Members of the UAB community shared their stories of growth and hardship in 2020 during the second annual event UAB Story Power, which was hosted by the UAB Institute for Arts in Medicine on Thursday
“I’ve been asked to talk a little bit about 2020. It’s a year that we’re all, I’m not sure that living through is quite the right term, maybe enduring is a better way of looking at it,” Dr. Andrew Duxbury, a geriatrician and a professor of clinical geriatrics at UAB said.
Dr. Duxbury said that the current year has taught him a lot about how he has built up an incredible amount of resilience for many years in terms of being able to face adversity.
His ability to cope comes from being a gay man in a certain generation, having been living in the San Francisco Bay area during the AIDS pandemic. Duxbury witnessed plenty of death during his medical training, according to him, and it helped him not be as afraid of disease and death.
Barbara Thornton, a COVID-19 first responder, described her initial fear that she had faced when she learned that her unit would be the designated area for COVID-positive patients.
“We were all a little nervous. However, our unit leaders stepped up to ensure us that we were capable and ready for the challenge,” she said.
The unit has been able to provide high quality care to the COVID-19 patients through the perseverance and hard work of their entire team, according to Thornton.
On the other hand, chief nursing officer Terri Poe said that although her career has always been preparing her for disaster, nothing could have prepared her for the 2020 pandemic.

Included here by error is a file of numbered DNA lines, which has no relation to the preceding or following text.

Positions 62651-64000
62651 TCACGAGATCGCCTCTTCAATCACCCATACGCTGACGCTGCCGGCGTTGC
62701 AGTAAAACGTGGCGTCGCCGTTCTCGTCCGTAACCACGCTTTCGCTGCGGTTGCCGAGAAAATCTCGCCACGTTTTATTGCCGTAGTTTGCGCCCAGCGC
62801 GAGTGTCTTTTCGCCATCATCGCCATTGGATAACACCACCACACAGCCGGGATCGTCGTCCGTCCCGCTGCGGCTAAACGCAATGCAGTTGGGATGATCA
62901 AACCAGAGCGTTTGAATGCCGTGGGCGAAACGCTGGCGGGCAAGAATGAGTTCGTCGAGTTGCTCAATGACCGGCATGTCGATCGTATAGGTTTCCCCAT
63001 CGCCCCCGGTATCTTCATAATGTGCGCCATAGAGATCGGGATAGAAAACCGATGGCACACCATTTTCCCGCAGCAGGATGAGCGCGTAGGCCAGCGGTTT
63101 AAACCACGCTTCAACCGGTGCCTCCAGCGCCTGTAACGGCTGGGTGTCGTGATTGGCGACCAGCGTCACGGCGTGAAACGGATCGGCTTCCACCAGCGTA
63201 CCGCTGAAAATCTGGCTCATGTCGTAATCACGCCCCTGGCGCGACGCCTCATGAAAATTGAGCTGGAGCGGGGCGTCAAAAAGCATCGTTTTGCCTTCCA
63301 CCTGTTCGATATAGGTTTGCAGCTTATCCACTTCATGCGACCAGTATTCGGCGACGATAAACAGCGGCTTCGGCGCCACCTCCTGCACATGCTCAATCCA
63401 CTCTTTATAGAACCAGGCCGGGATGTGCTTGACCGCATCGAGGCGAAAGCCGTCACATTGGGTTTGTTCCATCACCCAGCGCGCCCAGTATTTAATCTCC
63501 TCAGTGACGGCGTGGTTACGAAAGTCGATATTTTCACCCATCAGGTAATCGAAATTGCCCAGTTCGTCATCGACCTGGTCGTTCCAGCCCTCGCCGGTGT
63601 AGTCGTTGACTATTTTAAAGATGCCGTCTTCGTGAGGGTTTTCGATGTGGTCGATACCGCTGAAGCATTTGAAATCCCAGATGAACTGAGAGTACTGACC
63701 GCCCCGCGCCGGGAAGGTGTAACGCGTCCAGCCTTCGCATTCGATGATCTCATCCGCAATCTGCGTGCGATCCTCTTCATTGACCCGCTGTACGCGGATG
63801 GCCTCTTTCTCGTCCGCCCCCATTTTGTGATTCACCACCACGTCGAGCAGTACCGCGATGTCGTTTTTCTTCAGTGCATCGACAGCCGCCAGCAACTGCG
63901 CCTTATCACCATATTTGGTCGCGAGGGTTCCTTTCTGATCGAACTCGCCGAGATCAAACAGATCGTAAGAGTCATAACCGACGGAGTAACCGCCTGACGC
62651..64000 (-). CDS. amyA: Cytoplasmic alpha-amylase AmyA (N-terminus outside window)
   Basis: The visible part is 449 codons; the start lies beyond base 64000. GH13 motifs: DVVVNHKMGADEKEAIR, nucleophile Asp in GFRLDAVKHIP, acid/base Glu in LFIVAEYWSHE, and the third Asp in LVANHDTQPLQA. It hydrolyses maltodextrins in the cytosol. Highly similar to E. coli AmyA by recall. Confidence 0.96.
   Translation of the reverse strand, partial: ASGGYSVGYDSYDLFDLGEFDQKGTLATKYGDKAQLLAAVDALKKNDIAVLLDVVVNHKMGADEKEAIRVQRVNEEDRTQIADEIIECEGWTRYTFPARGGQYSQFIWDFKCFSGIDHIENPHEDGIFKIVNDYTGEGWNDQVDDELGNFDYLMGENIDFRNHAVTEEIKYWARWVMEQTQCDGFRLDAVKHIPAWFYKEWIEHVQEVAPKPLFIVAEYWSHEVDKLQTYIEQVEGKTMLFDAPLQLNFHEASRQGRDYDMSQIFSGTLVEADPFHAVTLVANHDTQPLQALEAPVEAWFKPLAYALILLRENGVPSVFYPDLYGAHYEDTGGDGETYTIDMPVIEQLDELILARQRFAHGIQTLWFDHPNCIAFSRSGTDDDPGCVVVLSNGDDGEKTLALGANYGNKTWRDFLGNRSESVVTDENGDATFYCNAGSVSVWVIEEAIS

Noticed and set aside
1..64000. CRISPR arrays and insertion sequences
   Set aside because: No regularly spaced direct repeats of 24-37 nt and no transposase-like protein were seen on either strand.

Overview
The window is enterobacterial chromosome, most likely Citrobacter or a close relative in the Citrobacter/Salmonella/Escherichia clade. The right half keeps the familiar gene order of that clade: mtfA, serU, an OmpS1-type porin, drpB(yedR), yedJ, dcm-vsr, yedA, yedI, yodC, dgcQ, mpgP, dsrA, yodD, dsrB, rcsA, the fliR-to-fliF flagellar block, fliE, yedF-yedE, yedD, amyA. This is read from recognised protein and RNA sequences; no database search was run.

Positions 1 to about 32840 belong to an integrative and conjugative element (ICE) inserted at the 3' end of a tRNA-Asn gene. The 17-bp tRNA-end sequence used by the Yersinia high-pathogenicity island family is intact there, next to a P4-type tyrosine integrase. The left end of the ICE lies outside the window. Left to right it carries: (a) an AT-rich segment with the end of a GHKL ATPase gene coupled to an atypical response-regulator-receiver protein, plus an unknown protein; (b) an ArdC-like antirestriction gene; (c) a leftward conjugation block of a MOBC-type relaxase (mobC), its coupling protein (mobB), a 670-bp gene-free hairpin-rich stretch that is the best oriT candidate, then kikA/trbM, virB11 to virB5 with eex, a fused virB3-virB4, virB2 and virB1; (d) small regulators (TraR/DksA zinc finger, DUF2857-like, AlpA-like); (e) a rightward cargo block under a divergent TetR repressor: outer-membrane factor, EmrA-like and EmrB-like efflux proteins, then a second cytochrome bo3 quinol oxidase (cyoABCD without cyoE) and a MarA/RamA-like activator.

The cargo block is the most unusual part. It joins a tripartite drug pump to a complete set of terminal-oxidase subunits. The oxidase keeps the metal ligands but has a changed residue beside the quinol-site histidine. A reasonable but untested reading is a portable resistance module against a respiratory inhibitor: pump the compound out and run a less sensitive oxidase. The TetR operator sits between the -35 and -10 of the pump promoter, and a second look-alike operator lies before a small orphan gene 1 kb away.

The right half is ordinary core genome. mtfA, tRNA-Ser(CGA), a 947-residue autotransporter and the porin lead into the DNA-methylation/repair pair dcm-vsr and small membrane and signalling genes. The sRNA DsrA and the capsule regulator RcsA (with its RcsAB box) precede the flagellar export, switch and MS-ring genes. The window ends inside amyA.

“As we moved into the command center in March in response to the COVID-19 pandemic, all of that training that we had done in disaster preparedness really did not help much,” Poe said.
Despite the fact that nobody was prepared for what 2020 had in store, Poe said that all of her team members, even those that weren’t clinically driven, came together and showed amazing teamwork to help fight against COVID-19.
Dr. Samantha Hill, an assistant professor and pediatrician for adolescents, talked about all of the hardships she had faced in 2020 as not only a physician, but a black woman.
“In addition to coping with and dealing with what it means to talk to my young patients about what this pandemic is, that they’re not invincible, that they can potentially get this particular virus, I had to also deal with, as usual, that I am living in a black body in a world that’s not friendly to black individuals,” Hill said.
Another experience was shared from local business owner Lucy Bonds, who had to close down her coffee shop on University Blvd. due to the financial shortfalls that the pandemic had brought.
“It was the hardest thing I’ve ever done in my life,” Bonds said.
The full event will be available to watch on the UAB Alys Stephens Center’s YouTube channel and Facebook page before the week of Nov. 16
Edited by Breeze Yancy & John H. Glenn